This proposal has been hotly debated since its release in April, and rightly so: we can't afford to get it wrong. The good news is that Philadelphia needn't look far for important lessons learned. The district embarked on a similar reform in the early 2000s that was, at the time, the nation's largest experiment in decentralizing public education. Forty-five of the district's lowest-performing schools were managed by seven for-profit and nonprofit organizations, including two universities; and an additional 21 low-performing schools were "restructured" by the district. All schools involved in the reform received additional resources.
Results from that era of school reform were mixed. A joint study by RAND and Research for Action (RFA) revealed no effect on reading and math for schools overseen by external providers, while there were significantly positive effects on reading and math in district-run schools. Other large districts have decentralized the governance of schools in ways quite similar to the proposed Blueprint. How can the experiences of these districts, as well as our own, inform our deliberations and actions going forward?
Are adequate resources available? New York City has received an infusion of more than $3 billion since it embarked on its governance overhaul in 2002; Chicago Public Schools increased funding by more than 33 percent from 2002-09 while implementing a similar reform plan.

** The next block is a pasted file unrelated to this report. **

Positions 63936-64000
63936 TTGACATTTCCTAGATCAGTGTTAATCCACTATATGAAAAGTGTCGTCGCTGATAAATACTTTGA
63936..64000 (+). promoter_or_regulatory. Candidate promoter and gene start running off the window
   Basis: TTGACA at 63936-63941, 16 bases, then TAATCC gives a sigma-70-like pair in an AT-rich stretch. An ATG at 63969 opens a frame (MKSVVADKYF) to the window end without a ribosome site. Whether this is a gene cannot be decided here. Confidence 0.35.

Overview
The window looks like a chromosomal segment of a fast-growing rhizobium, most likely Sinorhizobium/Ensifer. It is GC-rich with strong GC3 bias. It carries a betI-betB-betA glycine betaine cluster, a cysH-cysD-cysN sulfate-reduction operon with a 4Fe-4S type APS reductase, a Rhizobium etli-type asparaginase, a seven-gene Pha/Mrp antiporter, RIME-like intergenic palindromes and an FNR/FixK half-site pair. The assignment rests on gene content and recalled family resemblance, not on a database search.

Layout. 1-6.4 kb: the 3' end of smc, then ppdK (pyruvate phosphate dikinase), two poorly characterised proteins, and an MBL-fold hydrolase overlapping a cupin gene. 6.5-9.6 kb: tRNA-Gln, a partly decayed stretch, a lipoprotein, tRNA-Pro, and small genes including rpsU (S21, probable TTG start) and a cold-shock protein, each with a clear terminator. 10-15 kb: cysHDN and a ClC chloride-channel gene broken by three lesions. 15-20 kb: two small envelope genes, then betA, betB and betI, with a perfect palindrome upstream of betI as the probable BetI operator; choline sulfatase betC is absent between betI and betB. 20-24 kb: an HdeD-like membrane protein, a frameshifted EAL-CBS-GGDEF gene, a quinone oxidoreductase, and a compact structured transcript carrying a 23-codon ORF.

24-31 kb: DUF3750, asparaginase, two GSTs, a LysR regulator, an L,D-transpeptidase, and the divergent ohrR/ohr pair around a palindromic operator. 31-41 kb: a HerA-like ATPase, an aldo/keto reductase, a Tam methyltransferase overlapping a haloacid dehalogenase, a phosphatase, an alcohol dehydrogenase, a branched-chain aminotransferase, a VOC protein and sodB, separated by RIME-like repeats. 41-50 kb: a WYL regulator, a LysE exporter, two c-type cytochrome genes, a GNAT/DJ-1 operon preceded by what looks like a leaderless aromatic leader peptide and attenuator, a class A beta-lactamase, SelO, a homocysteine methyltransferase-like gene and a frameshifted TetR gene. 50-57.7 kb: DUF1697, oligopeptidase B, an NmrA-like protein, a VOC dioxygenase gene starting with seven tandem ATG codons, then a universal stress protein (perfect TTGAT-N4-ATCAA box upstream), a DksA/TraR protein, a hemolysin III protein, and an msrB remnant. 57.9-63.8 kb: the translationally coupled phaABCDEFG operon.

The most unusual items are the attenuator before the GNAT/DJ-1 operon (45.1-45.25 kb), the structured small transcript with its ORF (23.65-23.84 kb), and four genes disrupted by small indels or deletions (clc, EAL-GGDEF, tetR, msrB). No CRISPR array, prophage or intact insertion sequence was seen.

Philadelphia's five-year projected deficit, on the other hand, is north of $1.1 billion. What is the likelihood of local and state funds coming together to garner the resources needed to successfully implement a reform of this magnitude?
Can an independent, robust accountability mechanism be implemented? How will an accountability office be staffed and supported to provide independent, ongoing assessment of school performance?
Can we ensure equitable access to high-quality schools? Research on school-choice models has consistently shown that choice systems serve some students better than others. The proposed reforms will test the system even further. How will Philadelphia school leaders guard against inequity in enrollment and school choice, particularly in the face of so many public-school closings?
Honest answers to these questions should be a prerequisite to restructuring the School District of Philadelphia. As the new superintendent transitions into office and the options for reform continue to be examined, we urge all stakeholders to carefully consider these issues as specifically as possible.
Kate Shaw is executive director of Research for Action. More information can be found at www.researchforaction.org.